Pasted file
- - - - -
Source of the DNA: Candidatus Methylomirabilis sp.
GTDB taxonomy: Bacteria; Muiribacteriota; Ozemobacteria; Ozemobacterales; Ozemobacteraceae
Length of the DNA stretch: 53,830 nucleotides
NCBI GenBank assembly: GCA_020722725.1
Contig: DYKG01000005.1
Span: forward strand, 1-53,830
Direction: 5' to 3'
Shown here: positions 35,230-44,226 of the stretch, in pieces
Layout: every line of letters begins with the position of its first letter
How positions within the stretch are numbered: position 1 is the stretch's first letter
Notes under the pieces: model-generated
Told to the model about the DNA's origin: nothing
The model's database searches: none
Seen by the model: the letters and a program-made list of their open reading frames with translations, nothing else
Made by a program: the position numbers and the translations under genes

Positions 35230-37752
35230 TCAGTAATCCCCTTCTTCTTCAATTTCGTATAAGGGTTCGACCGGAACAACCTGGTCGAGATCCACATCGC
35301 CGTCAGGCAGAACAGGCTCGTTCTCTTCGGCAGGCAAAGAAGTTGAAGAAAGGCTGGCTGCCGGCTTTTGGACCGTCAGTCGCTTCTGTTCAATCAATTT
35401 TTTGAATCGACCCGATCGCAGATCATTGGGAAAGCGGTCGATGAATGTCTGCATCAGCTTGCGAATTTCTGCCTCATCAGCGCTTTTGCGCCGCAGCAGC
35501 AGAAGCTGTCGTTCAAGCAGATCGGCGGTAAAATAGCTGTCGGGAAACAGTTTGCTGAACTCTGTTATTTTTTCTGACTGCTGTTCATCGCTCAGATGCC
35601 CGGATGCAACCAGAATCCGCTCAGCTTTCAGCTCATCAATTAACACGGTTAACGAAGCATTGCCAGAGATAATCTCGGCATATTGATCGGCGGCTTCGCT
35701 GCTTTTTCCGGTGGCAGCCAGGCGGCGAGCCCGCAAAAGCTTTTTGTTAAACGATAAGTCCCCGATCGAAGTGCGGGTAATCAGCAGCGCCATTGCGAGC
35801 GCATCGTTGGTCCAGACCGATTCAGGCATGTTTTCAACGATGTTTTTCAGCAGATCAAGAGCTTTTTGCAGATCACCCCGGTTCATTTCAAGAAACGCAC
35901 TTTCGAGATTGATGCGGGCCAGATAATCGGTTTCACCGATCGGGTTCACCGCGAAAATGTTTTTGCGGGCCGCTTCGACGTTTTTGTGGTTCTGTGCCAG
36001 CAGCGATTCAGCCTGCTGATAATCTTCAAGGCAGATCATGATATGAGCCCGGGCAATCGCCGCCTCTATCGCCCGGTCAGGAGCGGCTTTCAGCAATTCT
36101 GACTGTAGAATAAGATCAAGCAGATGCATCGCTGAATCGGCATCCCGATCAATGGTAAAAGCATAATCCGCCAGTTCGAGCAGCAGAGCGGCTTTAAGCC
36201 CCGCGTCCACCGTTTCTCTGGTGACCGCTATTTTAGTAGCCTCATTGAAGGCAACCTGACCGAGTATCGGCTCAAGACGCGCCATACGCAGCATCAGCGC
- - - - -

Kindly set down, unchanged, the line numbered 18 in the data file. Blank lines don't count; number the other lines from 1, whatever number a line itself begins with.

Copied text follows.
35301 CGTCAGGCAGAACAGGCTCGTTCTCTTCGGCAGGCAAAGAAGTTGAAGAAAGGCTGGCTGCCGGCTTTTGGACCGTCAGTCGCTTCTGTTCAATCAATTT